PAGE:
In the sporting world, bullfighting remains the epitome of contradiction, where grace begets gore and patience rewards ego. Such unsettling dichotomies haunt Francesco Rosi’s The Moment of Truth, a dangerously alive film that jumps down from the stands and into the ring where Spanish toreros dance a prolonged tango with beasts whose one instinct is to gorge whatever body part they can. In an attempt to grasp a sense of immediacy from convention, Rosi leans heavily on a gripping hand-held aesthetic, seemingly pinning his fluid camera to the flamboyant garb of his strutting protagonists as they tempt fate on a daily basis. While much of The Moment of Truth can be surmised within a very generic sports-genre arc (rise and fall, temptation of riches), this is most definitely a film that lives and breathes in the details of experience, and it’s hard not to admire its unabashed dedication to controlled chaos and incompleteness despite the difficult subject matter.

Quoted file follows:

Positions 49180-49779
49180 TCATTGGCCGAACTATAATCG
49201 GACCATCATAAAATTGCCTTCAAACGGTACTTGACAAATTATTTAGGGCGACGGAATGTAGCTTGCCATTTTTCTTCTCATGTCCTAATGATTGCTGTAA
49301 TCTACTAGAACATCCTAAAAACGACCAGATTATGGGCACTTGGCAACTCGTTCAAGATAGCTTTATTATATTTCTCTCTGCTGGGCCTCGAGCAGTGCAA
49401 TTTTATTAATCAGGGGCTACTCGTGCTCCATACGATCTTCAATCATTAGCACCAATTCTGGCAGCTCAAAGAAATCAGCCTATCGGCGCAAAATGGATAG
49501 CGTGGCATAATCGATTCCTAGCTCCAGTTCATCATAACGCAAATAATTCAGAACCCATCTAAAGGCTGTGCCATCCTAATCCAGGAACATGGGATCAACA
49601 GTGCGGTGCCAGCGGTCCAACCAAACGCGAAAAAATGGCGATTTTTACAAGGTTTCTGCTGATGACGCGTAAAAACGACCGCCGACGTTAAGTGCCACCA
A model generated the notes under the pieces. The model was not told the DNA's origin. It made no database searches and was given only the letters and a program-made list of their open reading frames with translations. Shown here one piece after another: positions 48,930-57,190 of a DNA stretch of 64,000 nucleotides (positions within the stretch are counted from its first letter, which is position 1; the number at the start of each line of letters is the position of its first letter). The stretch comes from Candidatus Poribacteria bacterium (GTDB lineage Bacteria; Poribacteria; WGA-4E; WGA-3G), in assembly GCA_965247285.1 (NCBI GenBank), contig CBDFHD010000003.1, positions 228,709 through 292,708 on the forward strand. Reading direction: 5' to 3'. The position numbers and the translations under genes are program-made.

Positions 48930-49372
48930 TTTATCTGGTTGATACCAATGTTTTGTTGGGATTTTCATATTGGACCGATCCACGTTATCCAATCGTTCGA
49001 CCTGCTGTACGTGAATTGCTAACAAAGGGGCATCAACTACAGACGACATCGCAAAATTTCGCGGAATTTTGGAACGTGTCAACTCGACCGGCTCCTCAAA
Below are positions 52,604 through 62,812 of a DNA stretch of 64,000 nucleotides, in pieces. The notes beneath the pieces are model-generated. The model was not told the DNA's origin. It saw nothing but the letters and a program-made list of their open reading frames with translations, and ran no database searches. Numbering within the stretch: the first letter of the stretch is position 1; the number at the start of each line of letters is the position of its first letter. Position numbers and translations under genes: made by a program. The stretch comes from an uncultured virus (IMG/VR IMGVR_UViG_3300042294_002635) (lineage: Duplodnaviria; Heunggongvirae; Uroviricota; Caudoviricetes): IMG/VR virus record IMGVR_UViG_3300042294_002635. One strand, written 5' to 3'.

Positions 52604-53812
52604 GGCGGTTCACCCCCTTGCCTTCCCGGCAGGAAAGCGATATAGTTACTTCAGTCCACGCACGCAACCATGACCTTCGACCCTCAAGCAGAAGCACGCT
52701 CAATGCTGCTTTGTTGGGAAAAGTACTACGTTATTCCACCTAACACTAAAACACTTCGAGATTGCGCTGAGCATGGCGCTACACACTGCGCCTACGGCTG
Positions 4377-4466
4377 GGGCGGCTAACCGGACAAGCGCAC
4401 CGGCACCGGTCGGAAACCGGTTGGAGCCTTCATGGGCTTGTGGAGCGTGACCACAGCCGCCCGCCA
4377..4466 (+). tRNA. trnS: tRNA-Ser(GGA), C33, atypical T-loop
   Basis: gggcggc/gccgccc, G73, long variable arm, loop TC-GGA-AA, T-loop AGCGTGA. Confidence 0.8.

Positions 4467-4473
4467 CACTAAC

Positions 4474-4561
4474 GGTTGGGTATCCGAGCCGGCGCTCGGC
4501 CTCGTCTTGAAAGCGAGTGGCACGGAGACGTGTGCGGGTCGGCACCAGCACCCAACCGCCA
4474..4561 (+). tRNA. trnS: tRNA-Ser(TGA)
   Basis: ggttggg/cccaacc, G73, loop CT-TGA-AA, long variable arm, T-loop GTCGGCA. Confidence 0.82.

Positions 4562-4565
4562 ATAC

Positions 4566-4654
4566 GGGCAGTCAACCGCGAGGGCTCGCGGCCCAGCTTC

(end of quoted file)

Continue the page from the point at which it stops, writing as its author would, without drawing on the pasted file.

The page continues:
The Moment of Truth opens with a slow-moving avalanche of packed bodies and ambient noise, tracking a procession for the San Fermín festival moving through the streets of Pamplona, the small but infamous Spanish town in the Andalusian countryside. Large groups of devout parishioners lift an epic gold statue littered with candles and orate draping down a cramped alleyway, reaching an open square where participants take turns dodging rampaging bulls. The scene is absolute madness, with no structure or elegance in sight. When Rosi isn’t shooting from horn level, he cuts above to an expansive bird’s-eye shot and watches the gigantic animals level their human prey in striking observational mode. One face inevitably stands out from the crowd, a poised young man named Miguel (Miguel Mateo), who not only avoids getting battered in the mayhem, but also manages to kill one of the bulls. Unscathed yet unimpressed with his own accomplishment, Miguel returns home to his family’s poor excuse for a farm, where his father circles endlessly on a horse drawn plow caught in a permanent state of apathy.